The extent of the area susceptible to inundation under the SLR scenarios was delineated using a pseudo-dynamic bathtub approach. For this, areas below a given water level (i.e., the RSLR of interest) and hydraulically connected to the sea were assumed to be potentially inundated [22,23]. Hydraulic connection was defined using the “eight-side rule”, where the diagonal and cardinal neighbors are used to determine if a model cell is flooded and to remove isolated low-lying inland areas [22]. However, this approach is valid only when the coastal zone is passive, that is, it does not actively respond to RSLR. This includes areas of resistant geology and inner coastlines that do not experience direct wave action. In contrast, exposed low-lying areas fringed by sandy coastlines will react dynamically to changing sea-level conditions (e.g., [3]). Here, we assumed an equilibrium-based response of sandy coastlines to RSLR, as depicted by the Bruun model [63], i.e., an upward and landward translation of the active profile in-pace with rising sea level and maintaining the shape of the equilibrium profile. The validity (and uncertainty) associated to the use of Bruun or, in fact, of any model predicting SLR induced morphological changes has been covered in the literature by different authors [64,65], and it is still an open question [66,67]. In the absence of a universally accepted model, here we have used the Bruun model to assess the magnitude of the RSLR-induced shoreline retreat in the study sites. Thus, we followed the approach of Jiménez et al. [38] when analyzing SLR-induced erosion in Catalonia, whereby the predicted landward response is modulated or prevented by the existence or lack of accommodation space in the hinterland, respectively. Under this assumption, a sandy beach-dune system protecting a low-lying area under current conditions can migrate landwards, while maintaining its relative elevation (and thus protective function) under RSLR provided accommodation space (and sand) is available (Figure 3). Following [38], to reduce the uncertainty in the selection of the closure depth (see [68]), the Bruun rule was applied using the characteristic values of the inner shelf slope for each study site, calculated from the shoreline to 10 m of depth and thus extending deeper than the medium-term closure of depth along the Catalan coast, which is about 7 m [69] (Table 2). This permits to account for the expected increase of the limit of the active profile under increasing time scales as those corresponding to RSLR [70].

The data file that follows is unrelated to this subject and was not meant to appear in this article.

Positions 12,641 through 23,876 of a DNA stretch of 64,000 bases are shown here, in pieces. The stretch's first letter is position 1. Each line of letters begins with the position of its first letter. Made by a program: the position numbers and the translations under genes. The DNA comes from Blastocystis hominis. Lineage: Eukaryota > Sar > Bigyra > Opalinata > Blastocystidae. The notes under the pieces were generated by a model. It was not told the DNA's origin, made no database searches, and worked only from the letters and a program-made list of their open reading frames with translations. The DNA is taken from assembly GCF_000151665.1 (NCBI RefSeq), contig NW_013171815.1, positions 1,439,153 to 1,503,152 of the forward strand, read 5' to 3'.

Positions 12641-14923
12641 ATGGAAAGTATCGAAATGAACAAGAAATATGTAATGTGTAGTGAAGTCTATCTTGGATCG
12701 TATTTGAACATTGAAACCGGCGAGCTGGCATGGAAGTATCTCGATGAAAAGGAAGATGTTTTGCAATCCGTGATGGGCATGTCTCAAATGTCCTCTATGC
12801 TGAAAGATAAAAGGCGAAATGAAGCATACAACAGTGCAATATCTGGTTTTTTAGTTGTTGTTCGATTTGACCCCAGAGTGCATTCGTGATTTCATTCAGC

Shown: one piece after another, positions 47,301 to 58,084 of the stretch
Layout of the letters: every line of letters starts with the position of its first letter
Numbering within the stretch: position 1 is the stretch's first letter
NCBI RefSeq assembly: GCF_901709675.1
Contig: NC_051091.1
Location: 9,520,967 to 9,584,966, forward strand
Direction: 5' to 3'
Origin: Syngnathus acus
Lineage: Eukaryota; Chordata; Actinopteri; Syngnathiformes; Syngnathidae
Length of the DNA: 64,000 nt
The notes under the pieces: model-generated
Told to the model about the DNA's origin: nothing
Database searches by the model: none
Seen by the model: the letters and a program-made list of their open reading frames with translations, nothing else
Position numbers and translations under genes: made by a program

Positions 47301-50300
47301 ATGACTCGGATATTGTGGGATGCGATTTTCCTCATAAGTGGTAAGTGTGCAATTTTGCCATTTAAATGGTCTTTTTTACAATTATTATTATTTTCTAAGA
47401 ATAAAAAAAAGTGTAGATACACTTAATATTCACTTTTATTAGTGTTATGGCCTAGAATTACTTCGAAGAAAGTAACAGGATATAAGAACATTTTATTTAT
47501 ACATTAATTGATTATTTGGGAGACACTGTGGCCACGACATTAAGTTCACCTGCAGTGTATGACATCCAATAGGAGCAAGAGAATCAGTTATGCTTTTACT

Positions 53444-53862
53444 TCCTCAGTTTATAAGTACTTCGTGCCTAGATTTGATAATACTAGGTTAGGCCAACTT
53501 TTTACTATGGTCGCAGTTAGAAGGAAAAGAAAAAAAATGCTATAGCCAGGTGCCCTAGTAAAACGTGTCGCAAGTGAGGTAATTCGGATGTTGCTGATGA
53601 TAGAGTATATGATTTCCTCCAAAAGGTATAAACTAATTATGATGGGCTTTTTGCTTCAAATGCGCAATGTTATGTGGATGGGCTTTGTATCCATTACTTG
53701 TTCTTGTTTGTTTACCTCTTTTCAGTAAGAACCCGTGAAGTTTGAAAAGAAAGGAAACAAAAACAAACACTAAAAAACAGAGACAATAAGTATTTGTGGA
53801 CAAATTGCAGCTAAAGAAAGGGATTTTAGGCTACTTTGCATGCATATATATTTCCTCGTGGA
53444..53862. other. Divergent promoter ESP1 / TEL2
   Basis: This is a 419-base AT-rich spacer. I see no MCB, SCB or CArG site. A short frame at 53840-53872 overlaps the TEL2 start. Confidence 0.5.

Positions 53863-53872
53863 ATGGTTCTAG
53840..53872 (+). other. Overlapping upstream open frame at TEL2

The landward extension of the active fringe adapting to RSLR was given as the reach of overwash-induced transport, which depends on the wave and water-level climates, and permits the beach to rebuild landwards while the shoreline erodes. This dynamic adaptation approach has previously been used to simulate the long-term (rollover) behavior of the Trabucador barrier system [71] and to explain the survival of the Tortosa barrier despite experiencing extreme erosion rates (approximately 40 m/year) in the ED [72]. The role of overwash transport in transferring material towards the hinterland is modulated by coastal morphology, particularly dune/beach elevation and beach slope (e.g., [73]).
To estimate the critical width, the extension of overwash deposits was identified and measured using aerial photos to obtain an averaged representative value for each study site (Table 2). Thus, in each case, beach profiles were assumed to adjust to RSLR as predicted by the Bruun rule provided the hinterland is wider than the projected shoreline erosion plus the critical width. If the existing accommodation space is bounded by an inner fixed boundary, this was assumed to be the innermost limit for beach migration. In the latter case, the elevation of the physical boundary controls inundation following the bathtub approach.